8. What do you wish you'd known about being an author before you were pubbed?
You know that learning curve on the yet-to-be-pubbed side of the fence….? The really steep, frustrating, infuriating, confusing one…? The moment you scrabble to the top of that and get ‘the call’ there’s another one EXACTLY LIKE IT on the other side.

You start from the beginning all over again, and your two-book deal looks pretty paltry against authors writing their 50/60th novels and New York Times bestsellers and people with movie deals. Ugh. And so fighting those doubt-demons never ever ends because there’s always something you don’t know.

Being an author is a commitment to continuing education… It’s not a destination.

9. What's the best writing advice you've ever been given?
A Peter deVries (Writers’ Schedule) quote: “I write when I’m inspired. And I see to it that I’m inspired at 9am every morning.”

Writing is a business. Not a right. Not a reward. And Lord knows it’s not fair. But it’s worth it.

10. Tell us about your latest release.
Shipwrecked with Mr Wrong is my April RIVA release (not yet scheduled in US as far as I know). This was the first category/series romance I ever wrote and so it holds an extra special place in my heart.

It’s about a damaged woman hiding out from the world and the sexy, younger, whirling-dervish hero who lures her back to life.

11. What’s next for you?
It’s been a crazy 2011 for me with five books released between January and July. Look out in July for Rapunzel in New York (Riva) and A Kiss to Seal the Deal (Cherish). One’s set in the high-rises of Manhattan and the other amongst the seal poop and salt water of the rocky Australian coast.

Personally I think my Cherish books and my Rivas are pretty similar so if you were thinking about popping a toe into the Cherish waters… Why not try one FREE over at M&B’s – my Cherish ebook Their Newborn Gift is there 100% free (don’t be put off by the ultra pink baby! Hot rodeo hero, reclusive heroine, outback Australia)

Shipwrecked with Mr Wrong is available direct from Mills & Boon, and also from Amazon UK. Buy links are also available on Nikki's website at

Monday, April 18, 2011

My first Frenchman!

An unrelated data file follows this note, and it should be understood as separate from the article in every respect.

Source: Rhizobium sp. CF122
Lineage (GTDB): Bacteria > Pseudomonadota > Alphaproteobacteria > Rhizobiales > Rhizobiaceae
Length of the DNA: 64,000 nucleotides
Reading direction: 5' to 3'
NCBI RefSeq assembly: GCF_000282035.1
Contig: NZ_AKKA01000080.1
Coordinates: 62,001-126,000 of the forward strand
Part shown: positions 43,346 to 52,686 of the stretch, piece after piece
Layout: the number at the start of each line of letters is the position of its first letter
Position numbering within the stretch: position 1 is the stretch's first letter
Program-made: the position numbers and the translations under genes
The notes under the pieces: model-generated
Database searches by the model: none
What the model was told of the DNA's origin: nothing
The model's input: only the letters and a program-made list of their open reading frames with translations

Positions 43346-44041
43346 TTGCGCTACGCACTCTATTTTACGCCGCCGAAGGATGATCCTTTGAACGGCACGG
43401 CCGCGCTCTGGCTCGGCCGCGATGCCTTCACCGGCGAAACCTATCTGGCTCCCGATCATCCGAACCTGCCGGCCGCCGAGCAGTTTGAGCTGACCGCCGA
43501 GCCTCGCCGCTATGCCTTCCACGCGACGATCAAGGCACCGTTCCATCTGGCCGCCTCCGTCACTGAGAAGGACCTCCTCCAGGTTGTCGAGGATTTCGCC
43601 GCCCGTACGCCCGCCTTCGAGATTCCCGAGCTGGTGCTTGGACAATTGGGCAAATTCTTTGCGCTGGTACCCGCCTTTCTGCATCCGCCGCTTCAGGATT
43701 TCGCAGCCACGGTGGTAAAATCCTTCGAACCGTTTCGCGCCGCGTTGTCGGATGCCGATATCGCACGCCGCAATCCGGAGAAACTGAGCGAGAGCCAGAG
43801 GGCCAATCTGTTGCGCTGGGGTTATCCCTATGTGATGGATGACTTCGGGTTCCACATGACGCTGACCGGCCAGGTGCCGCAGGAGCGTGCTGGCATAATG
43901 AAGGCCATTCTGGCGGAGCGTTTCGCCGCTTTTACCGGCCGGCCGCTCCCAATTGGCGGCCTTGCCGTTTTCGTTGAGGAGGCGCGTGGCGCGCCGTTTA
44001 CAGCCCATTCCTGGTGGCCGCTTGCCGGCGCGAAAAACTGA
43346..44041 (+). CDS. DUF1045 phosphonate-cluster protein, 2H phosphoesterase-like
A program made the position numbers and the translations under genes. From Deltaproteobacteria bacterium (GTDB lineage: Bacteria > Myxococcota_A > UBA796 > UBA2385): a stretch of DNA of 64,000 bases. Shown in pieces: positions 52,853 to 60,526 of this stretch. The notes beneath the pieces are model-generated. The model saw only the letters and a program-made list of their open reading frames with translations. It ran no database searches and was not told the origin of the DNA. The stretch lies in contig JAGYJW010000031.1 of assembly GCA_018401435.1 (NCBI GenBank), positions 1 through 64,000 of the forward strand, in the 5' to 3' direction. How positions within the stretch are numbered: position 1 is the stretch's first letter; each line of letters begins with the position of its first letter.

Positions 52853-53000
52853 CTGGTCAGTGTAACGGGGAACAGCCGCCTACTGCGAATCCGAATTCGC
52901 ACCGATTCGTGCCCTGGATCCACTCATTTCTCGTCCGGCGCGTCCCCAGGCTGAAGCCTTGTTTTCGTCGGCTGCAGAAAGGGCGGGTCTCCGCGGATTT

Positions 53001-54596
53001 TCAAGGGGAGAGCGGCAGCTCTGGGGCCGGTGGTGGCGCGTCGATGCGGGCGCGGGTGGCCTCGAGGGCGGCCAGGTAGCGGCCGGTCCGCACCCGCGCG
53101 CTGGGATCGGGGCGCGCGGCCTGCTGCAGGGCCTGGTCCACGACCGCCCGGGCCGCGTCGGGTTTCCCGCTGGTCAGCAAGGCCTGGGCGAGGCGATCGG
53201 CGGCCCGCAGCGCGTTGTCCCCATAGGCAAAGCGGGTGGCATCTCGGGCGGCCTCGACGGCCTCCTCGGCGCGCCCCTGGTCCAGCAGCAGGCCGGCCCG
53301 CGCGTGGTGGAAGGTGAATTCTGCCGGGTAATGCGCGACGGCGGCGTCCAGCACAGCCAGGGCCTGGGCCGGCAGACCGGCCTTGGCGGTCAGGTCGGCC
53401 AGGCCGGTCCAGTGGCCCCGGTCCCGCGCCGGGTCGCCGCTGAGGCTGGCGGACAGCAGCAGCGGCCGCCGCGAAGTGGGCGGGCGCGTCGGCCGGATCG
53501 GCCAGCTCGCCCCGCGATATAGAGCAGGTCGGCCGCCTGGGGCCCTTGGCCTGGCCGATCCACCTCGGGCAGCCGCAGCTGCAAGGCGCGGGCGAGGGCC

My last book, Bound to Love, had a hero who was half-French, half-American, most especially so I could weave in my love affair with France into the story.
In my new book that I've just started on edits with my new editor in The Wild Rose Press, I've gone the whole way, so today is a sneak peak of this upcoming release!

Love On The Vine is my first ever book that is part of a greater whole, namely The Flower Basket series. This series is a group of books all set in the fictional town of Almendra, near San Jose in California. I sent for the guidelines, and received a matrix of information on the other books already out or contracted for the series. There were characters who appeared in other stories and were available to have their story written, various places such as restaurants and cafes, and events featuring characters in other stories.

The only thing each story has in common, is a scene set in The Flower Basket, a Flower Shop in downtown Almendra which is run by 3 female partners.

To ground myself in Almendra, I first read the other books - a great excuse to download!

I looked at the local businesses, and formed a good mental picture of what sort of work people might be doing in Almendra, then decided to set my story in a vineyard.

Enter the Frenchman! Etienne Durand has relocated from his family vineyard in Provence to run the St Clair Durand Vineyard in Almendra. The vineyard was run down, and he's determined to restore its fortunes, and is putting all hopes on the new vintage.
He wants to throw a launch party for the new vintage, and when he hears of Celebrate, the local party planning company with valuable links into the local community, he's determined to use their services.
Until, that is, he discovers that Celebrate's owner, Bella St Clair, is not only the woman he's caught skinny-dipping in his lake, but also the daughter of the previous owner of the vineyard. A man determined to ruin him.